The Southern Cassowary deserves its own page. What an amazing bird! Not only is it HUGE, but it is tusked and demands a territory of several hectares. We looked for one in the wild with our guide Bill Crews, while in Port Douglas, Queensland, Australia, but did not see one in the flesh. Instead, we were left with the tales of these birds that had gored tourists and huddled over eggs. Our search took us to a great series of roads and trails in the Daintree National Park.
Cassowaries are called ratites, which means they are large flightless birds which originate from the tropical rain forests of New Guinea. The Southern Cassowary is the world’s third tallest (ostrich & emu are taller) and the second heaviest (only the ostrich is heavier) living bird species. In terms of diet, Cassowaries are mainly herbivores, although all of the species are truly omnivorous. They subsist on daily doses of fruit, flowers, grass shoots, seeds, fungi, snails, insects, frogs, birds, fish, rats, mice, and carrion. Because of the wide variety of items in their foraging, Cassowaries are recognized as what is called a “keystone species of the rainforest.” The health of the entire ecosystem depends on them. They eat fruit whole that has fallen from the canopy and they digest the sugars. They then distribute the seeds across the jungle floor through their feces. No shit!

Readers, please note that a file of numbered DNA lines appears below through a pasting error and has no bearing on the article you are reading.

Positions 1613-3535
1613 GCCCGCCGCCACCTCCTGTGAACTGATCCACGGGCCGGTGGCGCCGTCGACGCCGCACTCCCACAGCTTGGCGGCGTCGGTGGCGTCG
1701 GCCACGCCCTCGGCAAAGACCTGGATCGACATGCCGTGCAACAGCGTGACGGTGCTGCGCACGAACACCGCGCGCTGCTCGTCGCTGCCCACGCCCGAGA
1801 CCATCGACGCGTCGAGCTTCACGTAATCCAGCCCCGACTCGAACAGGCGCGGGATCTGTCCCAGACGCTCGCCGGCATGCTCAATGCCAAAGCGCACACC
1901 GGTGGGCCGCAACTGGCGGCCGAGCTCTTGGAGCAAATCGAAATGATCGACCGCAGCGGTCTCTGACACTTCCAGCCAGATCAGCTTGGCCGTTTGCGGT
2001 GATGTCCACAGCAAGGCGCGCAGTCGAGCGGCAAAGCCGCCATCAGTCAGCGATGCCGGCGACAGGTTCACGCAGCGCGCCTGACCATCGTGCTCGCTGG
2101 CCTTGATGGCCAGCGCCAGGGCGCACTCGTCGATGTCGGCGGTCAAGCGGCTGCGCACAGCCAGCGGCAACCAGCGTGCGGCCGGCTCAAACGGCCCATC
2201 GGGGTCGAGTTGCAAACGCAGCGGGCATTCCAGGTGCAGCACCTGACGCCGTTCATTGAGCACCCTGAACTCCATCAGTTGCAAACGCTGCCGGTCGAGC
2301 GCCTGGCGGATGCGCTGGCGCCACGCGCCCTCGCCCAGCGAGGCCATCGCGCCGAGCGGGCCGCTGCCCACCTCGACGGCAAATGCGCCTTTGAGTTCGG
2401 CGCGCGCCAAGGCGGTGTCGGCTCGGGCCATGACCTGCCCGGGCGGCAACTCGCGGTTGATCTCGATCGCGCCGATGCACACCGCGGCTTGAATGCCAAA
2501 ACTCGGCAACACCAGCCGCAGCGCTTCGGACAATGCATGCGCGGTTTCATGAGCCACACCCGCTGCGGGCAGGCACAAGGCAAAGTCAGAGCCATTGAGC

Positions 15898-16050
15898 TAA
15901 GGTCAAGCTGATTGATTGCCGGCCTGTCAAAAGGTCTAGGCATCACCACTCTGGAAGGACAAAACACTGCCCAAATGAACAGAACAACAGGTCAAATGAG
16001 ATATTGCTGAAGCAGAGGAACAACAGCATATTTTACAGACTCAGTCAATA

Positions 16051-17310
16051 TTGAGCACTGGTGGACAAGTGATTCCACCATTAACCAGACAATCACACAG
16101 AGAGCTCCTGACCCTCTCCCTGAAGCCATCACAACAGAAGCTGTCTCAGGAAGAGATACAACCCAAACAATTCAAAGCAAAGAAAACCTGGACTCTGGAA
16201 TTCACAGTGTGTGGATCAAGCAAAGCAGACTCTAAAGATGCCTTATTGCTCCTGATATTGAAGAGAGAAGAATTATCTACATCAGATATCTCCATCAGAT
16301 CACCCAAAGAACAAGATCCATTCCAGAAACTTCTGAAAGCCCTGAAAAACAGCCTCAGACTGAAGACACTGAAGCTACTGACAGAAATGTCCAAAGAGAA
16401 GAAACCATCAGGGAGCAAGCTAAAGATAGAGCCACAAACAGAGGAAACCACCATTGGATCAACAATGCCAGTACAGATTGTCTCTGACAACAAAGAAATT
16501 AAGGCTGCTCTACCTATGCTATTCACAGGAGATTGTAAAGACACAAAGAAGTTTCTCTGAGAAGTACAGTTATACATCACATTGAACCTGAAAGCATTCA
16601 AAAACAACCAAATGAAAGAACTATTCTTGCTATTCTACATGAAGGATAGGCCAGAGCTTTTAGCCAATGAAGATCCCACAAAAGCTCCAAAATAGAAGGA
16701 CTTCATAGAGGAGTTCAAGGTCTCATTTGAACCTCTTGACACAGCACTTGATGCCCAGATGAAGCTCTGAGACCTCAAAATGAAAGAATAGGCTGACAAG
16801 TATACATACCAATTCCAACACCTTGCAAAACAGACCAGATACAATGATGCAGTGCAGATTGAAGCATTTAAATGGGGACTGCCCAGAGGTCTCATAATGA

Kathleen Hooper gets close-up view of the Cassowary
Cassowaries, despite being flightless, sound like Super Bird: among their three claws they sport a five (5) inch long dagger-like claw; they can run up to 30 mph; they can jump a five (5′) foot fence with ease; and they are good swimmers. Cassowaries are surprisingly very shy, but when disturbed, they are capable of inflicting serious injuries or even fatal wounds to dogs and people.
They have been known to ram into vehicles, smacking their tusks into grills and doors of cars that frighten them. What other bird do you know who deserves and gets its own SLOW DOWN sign from the Dept of Transportation?